Nepal Table of Contents
Bridge crossing over the Arun River
Courtesy Linda Galantin
In terms of differences in wealth and access to political power, Nepalese society could be divided into a small ruling elite; a growing, intermediate-sized group of government officials, large landholders, and merchants; and the vast majority of the population, consisting of a peasant base. These divisions are descriptive, functional class categories rather than social class entities based on the Marxian concept of the social relations of production. In a way, all three classes were a long continuum in Nepal's social structure because most members of the ruling elite and government functionaries had their direct roots in the rural landed class, which was one stratum of the farming population.
Even though the agricultural sector as a whole faced similar economic and technological circumstances, it was diverse and contained several strata in landholding, relative economic dependence, and independence (see Rural Society and Kinship , this ch.). The numerically small intermediate stratum of the farmers was only slightly less diverse than the rest of the rural population in terms of members' ethnic and geographical backgrounds. The relative economic and educational advantages of this group and its occupational activities, however, made its members relatively homogeneous in terms of shared interest. They generally aspired to achieve a middle- or elite-class status.
The smallest and least diverse of the three categories was the ruling elite, largely composed of high-caste, educated Paharis, namely different strata of Brahmans and Chhetris. At the zenith of this class was the monarch, whose authority was derived from the orthodox Hindu contention that the king was the reincarnation of Vishnu, whose assigned role in the Hindu trinity is protection. The monarch's authority was not based on electoral support.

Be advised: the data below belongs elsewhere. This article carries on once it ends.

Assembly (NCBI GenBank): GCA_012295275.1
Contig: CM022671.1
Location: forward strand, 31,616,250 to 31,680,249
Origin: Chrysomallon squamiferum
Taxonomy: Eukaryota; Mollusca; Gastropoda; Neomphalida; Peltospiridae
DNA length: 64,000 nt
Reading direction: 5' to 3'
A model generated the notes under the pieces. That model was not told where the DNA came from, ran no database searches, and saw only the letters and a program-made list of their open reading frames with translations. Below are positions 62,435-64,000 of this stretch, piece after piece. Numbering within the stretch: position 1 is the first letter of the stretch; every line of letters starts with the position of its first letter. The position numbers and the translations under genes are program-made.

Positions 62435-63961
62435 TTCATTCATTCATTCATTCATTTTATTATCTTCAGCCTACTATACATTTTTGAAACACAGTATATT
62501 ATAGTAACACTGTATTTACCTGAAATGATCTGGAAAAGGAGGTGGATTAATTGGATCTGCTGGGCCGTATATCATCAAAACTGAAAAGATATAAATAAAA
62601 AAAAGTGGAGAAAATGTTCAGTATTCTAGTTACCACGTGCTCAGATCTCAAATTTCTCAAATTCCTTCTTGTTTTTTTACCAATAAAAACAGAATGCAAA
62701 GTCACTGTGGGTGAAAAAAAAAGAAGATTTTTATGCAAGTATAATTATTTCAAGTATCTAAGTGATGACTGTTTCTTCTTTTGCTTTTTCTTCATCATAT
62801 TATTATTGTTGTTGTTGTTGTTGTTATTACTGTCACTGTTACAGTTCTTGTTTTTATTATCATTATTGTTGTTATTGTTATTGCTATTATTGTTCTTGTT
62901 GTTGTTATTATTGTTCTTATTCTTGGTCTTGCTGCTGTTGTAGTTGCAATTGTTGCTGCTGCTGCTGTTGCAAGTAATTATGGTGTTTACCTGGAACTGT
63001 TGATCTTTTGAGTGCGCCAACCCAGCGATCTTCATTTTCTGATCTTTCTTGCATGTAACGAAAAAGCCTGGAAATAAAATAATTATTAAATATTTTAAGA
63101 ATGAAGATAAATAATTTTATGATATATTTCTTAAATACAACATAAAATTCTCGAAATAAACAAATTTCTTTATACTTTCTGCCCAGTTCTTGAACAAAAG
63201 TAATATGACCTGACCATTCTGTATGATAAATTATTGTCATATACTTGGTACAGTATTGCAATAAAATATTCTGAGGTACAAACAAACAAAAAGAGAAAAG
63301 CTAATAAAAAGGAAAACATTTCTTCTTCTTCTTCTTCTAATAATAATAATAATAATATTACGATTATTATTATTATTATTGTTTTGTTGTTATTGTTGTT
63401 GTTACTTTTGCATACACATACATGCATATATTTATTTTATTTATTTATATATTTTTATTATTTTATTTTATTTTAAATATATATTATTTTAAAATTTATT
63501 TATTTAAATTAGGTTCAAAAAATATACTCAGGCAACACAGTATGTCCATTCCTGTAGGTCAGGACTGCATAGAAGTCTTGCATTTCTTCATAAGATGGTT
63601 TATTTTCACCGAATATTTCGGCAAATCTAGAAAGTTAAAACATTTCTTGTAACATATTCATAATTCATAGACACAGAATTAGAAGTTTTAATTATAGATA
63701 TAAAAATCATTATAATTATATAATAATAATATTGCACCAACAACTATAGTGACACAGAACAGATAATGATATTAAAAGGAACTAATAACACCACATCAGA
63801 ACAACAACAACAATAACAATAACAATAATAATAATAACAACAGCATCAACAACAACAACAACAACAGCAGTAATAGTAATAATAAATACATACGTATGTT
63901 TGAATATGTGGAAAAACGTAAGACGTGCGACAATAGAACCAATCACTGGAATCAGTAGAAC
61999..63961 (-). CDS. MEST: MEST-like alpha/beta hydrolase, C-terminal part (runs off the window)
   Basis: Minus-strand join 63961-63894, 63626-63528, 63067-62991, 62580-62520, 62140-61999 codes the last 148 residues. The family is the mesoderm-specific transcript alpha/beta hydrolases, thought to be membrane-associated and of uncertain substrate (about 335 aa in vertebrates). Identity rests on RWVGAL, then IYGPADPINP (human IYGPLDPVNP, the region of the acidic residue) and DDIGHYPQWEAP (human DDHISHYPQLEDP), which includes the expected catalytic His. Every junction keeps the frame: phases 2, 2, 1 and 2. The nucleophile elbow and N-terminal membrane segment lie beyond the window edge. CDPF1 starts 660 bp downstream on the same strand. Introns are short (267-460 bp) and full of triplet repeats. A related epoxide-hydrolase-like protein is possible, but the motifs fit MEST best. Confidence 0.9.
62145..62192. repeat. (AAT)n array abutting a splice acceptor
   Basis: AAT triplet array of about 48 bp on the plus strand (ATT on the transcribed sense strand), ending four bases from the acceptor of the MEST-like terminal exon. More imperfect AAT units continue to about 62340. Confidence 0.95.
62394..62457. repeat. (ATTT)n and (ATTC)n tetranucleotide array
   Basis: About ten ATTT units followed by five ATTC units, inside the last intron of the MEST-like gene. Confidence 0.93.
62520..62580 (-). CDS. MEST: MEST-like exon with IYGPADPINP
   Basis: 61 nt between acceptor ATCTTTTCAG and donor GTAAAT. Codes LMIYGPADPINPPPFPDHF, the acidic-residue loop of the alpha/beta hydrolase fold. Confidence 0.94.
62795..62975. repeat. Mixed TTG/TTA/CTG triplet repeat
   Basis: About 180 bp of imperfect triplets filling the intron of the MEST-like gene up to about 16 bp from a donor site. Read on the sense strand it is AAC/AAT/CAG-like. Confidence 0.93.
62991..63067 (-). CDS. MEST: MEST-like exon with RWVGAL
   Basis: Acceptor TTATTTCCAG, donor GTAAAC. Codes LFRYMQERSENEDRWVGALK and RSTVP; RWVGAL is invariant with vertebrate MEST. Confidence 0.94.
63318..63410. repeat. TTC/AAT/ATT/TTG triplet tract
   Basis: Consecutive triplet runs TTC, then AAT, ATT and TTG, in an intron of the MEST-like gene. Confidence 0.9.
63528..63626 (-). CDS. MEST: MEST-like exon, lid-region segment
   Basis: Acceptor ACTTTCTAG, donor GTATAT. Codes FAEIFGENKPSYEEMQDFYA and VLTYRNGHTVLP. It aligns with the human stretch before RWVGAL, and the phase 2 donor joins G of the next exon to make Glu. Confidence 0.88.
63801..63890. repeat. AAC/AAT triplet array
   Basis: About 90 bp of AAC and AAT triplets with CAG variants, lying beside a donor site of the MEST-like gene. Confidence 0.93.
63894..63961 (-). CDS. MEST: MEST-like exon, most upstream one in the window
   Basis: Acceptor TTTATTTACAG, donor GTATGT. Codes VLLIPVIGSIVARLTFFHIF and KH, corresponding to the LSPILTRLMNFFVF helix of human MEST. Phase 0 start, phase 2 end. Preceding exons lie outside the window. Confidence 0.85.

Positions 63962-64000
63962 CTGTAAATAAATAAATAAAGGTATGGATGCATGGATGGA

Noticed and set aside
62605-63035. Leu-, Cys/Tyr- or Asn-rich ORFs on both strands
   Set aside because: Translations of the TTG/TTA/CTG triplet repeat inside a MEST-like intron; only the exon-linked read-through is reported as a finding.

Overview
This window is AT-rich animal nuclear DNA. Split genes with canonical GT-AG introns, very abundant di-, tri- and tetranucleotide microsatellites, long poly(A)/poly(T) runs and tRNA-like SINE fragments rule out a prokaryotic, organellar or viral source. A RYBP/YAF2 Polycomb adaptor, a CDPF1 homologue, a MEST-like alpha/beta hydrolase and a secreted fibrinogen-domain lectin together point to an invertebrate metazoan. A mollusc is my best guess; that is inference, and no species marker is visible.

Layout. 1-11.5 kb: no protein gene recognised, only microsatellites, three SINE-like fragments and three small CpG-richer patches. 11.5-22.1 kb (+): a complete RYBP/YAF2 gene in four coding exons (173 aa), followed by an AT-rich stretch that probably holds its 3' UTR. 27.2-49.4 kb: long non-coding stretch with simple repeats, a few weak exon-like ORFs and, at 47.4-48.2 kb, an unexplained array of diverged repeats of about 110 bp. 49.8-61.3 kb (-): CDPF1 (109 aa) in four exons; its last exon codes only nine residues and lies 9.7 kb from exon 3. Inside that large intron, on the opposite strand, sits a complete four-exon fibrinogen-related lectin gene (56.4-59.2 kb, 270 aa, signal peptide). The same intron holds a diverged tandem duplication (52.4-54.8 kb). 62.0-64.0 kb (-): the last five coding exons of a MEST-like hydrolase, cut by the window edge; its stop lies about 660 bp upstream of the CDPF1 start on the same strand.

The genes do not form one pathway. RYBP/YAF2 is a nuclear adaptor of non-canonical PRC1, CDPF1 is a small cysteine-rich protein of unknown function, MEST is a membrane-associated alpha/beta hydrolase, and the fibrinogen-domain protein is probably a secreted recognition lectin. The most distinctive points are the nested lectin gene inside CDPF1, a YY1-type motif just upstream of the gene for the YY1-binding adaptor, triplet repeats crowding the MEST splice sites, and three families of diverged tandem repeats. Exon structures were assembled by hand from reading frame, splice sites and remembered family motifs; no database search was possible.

The continued expansion of the bureaucracy was a direct response to a consistent increase in the educated population. Because of the lack of development, a large number of educated people failed to find gainful employment upon graduation. Because they constituted the most potent revolutionary force, and happened to be geographically concentrated in urban centers, the ruling class was almost compelled to absorb them into an already bloated bureaucracy in order to neutralize any sociopolitical disturbance they might cause.
In the 1980s, a significant number of college- and universityeducated people residing in Kathmandu Valley cities discovered a second employment outlet. Development consultant firms and associated services have emerged throughout Kathmandu. Because of the growing pressure on foreign donors to hire Nepalese consultants for development feasibility and evaluation projects, these firms were able to tap into the large pool of foreign aid money and have generated a significant number of jobs. This opportunity has allowed many of the more educated to attain middle class status.
Data as of September 1991